Sense and nonsense about vote

Published 12:00 am Tuesday, January 20, 2004

Shelby County voters made it brutally clear in Tuesday’s tax vote that they are not willing to give one more tax dollar to fund schools.

In the aftermath of this resounding defeat, it is important for school officials and board members to ascertain the &uot;why?&uot; and try to make sense of the message voters sent them. They should also ask &uot;what&uot; in terms of what went wrong with their efforts. There seemed to be a substantial chasm between the real needs of our school system and the perceived need to which voters responded.

It makes sense that folks are reluctant to vote additional taxes on themselves. There are those on fixed income; there is the innate aversion to taxing one’s self and the universal distrust of &uot;big government.&uot;

The slump in the American economy for the past five years has resulted in a more fiscally conservative mindset among many wageearners. Highly publicized reports of fraud and mismanagement by public officials to include some school leaders in Alabama cause many to be wary of pleas for more funding.

What does not make sense are some of the reasons given by the leaders of the tax opposition.

In Shelby County’s case, in particular, it is difficult to figure which of the opposition’s reasons given were sensible. Among those given include voters not knowing

&uot;where the money is going&uot; and &uot;excessive salaries of system administrators.&uot;

The Shelby County School System makes its budget available to all who wish to look at it. Shelby County Schools’ website ( contains a plethora of information and contact telephone numbers for responsible officials.

Informational items include a school system report card, board policies, financial and purchasing contact information, plans for the system and employee salary schedules. Exactly what part of &uot;where the money is going&uot; do folks not understand?

The issue of &uot;excessive salaries&uot; is one which is often relative to the perception and economic status of those of different occupations. However, when examined objectively and compared to similar professional occupations, the charge is simply nonsense.

Shelby County is the fifth largest school system in Alabama with an enrollment of some 23,000 students and more than 3,000 employees. However, there are a number of Alabama school superintendents of smaller systems whose salaries are higher than that of Evan Major.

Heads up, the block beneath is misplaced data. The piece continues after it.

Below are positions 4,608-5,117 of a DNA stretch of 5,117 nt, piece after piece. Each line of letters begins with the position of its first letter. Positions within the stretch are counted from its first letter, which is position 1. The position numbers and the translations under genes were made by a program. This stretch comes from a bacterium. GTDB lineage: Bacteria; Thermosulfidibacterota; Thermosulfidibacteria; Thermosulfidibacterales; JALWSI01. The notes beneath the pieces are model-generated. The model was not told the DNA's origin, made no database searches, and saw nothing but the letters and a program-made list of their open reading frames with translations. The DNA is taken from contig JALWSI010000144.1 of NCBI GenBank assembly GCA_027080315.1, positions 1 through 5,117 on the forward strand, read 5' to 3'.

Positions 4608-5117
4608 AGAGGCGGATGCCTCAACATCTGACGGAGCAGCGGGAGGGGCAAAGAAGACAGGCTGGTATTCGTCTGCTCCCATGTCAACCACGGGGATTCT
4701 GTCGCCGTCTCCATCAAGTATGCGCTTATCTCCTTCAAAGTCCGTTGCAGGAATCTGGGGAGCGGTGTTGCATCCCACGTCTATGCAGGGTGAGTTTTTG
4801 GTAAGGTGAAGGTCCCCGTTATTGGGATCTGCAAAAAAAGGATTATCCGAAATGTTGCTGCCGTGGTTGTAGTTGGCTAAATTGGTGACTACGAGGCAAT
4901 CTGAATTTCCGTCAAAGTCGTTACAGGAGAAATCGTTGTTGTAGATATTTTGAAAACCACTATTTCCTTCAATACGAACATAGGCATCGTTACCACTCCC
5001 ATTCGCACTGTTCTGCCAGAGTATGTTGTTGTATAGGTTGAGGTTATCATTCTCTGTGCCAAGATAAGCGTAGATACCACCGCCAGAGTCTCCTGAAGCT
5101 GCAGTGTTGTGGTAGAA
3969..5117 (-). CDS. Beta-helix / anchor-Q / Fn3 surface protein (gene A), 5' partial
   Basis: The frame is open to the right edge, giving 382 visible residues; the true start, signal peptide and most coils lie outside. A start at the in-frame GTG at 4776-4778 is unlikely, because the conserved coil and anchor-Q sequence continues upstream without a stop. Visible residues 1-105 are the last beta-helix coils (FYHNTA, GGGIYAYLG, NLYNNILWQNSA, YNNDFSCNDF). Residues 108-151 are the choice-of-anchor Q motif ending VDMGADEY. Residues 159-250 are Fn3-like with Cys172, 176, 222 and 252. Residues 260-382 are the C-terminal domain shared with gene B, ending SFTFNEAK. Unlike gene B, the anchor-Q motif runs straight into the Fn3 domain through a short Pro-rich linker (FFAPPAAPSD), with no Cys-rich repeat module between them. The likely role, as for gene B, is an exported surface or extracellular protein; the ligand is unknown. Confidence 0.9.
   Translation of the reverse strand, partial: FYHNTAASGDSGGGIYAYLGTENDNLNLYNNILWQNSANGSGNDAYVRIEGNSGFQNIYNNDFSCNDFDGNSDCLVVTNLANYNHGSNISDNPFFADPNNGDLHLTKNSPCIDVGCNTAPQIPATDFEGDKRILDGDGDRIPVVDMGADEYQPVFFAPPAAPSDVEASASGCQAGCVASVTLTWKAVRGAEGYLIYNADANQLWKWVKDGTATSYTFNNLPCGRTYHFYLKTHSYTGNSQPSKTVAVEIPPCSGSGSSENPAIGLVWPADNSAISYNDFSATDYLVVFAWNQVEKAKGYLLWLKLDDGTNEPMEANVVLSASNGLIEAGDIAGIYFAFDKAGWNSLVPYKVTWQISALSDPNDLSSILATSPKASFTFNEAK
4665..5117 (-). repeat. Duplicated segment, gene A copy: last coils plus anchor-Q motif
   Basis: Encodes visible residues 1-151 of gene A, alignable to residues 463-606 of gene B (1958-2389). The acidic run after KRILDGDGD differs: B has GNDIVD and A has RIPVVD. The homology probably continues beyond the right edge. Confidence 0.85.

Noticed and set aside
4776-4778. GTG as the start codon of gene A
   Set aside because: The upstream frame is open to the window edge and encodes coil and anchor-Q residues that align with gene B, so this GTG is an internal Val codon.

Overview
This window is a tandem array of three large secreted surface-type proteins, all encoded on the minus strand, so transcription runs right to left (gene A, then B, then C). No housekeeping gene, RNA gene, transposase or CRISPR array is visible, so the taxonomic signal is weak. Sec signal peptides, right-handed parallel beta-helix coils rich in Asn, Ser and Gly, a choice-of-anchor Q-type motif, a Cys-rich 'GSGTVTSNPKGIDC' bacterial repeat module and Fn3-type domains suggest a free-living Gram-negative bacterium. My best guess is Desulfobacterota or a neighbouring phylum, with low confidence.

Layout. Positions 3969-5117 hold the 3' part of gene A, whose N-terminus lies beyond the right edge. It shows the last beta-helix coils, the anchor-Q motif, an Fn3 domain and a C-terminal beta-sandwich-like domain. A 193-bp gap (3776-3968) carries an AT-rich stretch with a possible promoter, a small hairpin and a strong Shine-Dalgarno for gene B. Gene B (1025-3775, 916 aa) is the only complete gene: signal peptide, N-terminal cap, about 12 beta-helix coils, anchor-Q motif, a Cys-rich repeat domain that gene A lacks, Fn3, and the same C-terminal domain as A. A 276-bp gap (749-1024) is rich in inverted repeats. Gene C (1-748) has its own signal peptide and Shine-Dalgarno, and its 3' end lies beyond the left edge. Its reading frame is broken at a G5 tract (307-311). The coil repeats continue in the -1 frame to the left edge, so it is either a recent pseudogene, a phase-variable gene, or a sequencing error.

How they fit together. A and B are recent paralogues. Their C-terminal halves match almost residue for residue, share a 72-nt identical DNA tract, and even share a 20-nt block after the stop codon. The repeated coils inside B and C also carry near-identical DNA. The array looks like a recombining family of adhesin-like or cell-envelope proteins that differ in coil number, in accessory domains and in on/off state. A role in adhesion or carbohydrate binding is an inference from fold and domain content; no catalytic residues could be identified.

Shelby County is growing at a breathtaking rate. It is one of the best places to live in the state in terms of jobs, housing and general economic conditions. We all benefit from this growth with many quality of life amenities. That is all good.

However, with growth and prosperity come growing pains and the need for resources to support those institutions which we all believe to be important to good communities. The county commission, the planning commission, the school board and all city officials are struggling to meet the enormous demands of this growth on existing resources.

Shelby County school officials were not requesting more money because they had been bad stewards or even due to reduced state funding. They were not asking to tear down existing school buildings to build new, finer schools. What they did ask for was funds to keep up with the nearly 1,000 additional students coming in to our schools annually. They asked for funds to build schools so that our children won’t have to attend class in trailers.

With that said, school officials did get the message and now have to move ahead and find ways to provide the best education affordable.

Perhaps there are lessons to be learned from this.

Did those who opposed paying a few more dollars for our school really get our message?

Did we, as educators and public officials, do a good job in communicating not only needs but also the ways and means we utilize to be fiscally accountable, to provide services to the public and to strategically plan to meet pressing demands?

It is important that those 20,000 folks who cast their votes against the funding initiative step up now and propose options for providing adequate classroom space.

Offer reasonable ideas to school officials as to how they can be more efficient with available funding in order to construct schools to house rising enrollments. Offer proposals to fund the trailers for our kids in the meantime.

It is time to stop being against something and become for finding solutions, seeking opportunities and perpetuating a quality community we all can enjoy here in Shelby County.

Dr. David Nichols is a member of the Shelby County Planning Commission and a resident of Pelham. He has served as a law enforcement administrator and educator in Alabama’s public schools and universities. He can be reached at